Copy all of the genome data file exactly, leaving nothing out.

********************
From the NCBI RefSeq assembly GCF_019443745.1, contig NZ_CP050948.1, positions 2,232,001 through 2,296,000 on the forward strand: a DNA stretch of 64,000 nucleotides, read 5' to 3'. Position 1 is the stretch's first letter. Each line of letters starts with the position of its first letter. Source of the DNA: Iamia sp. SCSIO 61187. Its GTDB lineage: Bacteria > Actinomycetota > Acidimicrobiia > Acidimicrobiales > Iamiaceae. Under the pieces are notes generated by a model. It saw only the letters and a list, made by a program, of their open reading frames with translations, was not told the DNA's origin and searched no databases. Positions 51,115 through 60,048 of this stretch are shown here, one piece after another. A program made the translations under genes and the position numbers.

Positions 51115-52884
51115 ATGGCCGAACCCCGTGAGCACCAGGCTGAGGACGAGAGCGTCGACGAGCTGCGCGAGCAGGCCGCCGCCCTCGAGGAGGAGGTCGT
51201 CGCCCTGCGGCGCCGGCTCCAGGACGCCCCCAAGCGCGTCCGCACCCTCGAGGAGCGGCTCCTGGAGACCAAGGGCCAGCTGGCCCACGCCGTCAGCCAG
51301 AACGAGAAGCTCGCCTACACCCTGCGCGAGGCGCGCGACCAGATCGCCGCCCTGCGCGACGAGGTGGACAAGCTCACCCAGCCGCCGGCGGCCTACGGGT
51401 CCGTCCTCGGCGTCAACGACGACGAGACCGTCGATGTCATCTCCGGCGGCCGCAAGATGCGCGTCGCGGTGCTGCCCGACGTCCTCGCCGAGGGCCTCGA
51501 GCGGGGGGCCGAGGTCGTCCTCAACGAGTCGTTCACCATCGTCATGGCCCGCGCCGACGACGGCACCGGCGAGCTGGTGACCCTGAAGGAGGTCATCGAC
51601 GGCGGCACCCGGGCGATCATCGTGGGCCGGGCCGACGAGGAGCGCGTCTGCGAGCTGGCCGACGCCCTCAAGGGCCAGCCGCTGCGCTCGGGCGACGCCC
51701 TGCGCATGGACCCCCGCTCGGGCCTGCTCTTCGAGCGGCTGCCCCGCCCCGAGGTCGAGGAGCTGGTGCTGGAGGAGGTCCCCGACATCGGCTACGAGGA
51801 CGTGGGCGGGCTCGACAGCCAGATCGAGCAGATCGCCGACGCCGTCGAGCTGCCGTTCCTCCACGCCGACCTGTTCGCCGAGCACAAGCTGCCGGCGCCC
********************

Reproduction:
From the NCBI RefSeq assembly GCF_019443745.1, contig NZ_CP050948.1, positions 2,232,001 through 2,296,000 on the forward strand: a DNA stretch of 64,000 nucleotides, read 5' to 3'. Position 1 is the stretch's first letter. Each line of letters starts with the position of its first letter. Source of the DNA: Iamia sp. SCSIO 61187. Its GTDB lineage: Bacteria > Actinomycetota > Acidimicrobiia > Acidimicrobiales > Iamiaceae. Under the pieces are notes generated by a model. It saw only the letters and a list, made by a program, of their open reading frames with translations, was not told the DNA's origin and searched no databases. Positions 51,115 through 60,048 of this stretch are shown here, one piece after another. A program made the translations under genes and the position numbers.

Positions 51115-52884
51115 ATGGCCGAACCCCGTGAGCACCAGGCTGAGGACGAGAGCGTCGACGAGCTGCGCGAGCAGGCCGCCGCCCTCGAGGAGGAGGTCGT
51201 CGCCCTGCGGCGCCGGCTCCAGGACGCCCCCAAGCGCGTCCGCACCCTCGAGGAGCGGCTCCTGGAGACCAAGGGCCAGCTGGCCCACGCCGTCAGCCAG
51301 AACGAGAAGCTCGCCTACACCCTGCGCGAGGCGCGCGACCAGATCGCCGCCCTGCGCGACGAGGTGGACAAGCTCACCCAGCCGCCGGCGGCCTACGGGT
51401 CCGTCCTCGGCGTCAACGACGACGAGACCGTCGATGTCATCTCCGGCGGCCGCAAGATGCGCGTCGCGGTGCTGCCCGACGTCCTCGCCGAGGGCCTCGA
51501 GCGGGGGGCCGAGGTCGTCCTCAACGAGTCGTTCACCATCGTCATGGCCCGCGCCGACGACGGCACCGGCGAGCTGGTGACCCTGAAGGAGGTCATCGAC
51601 GGCGGCACCCGGGCGATCATCGTGGGCCGGGCCGACGAGGAGCGCGTCTGCGAGCTGGCCGACGCCCTCAAGGGCCAGCCGCTGCGCTCGGGCGACGCCC
51701 TGCGCATGGACCCCCGCTCGGGCCTGCTCTTCGAGCGGCTGCCCCGCCCCGAGGTCGAGGAGCTGGTGCTGGAGGAGGTCCCCGACATCGGCTACGAGGA
51801 CGTGGGCGGGCTCGACAGCCAGATCGAGCAGATCGCCGACGCCGTCGAGCTGCCGTTCCTCCACGCCGACCTGTTCGCCGAGCACAAGCTGCCGGCGCCC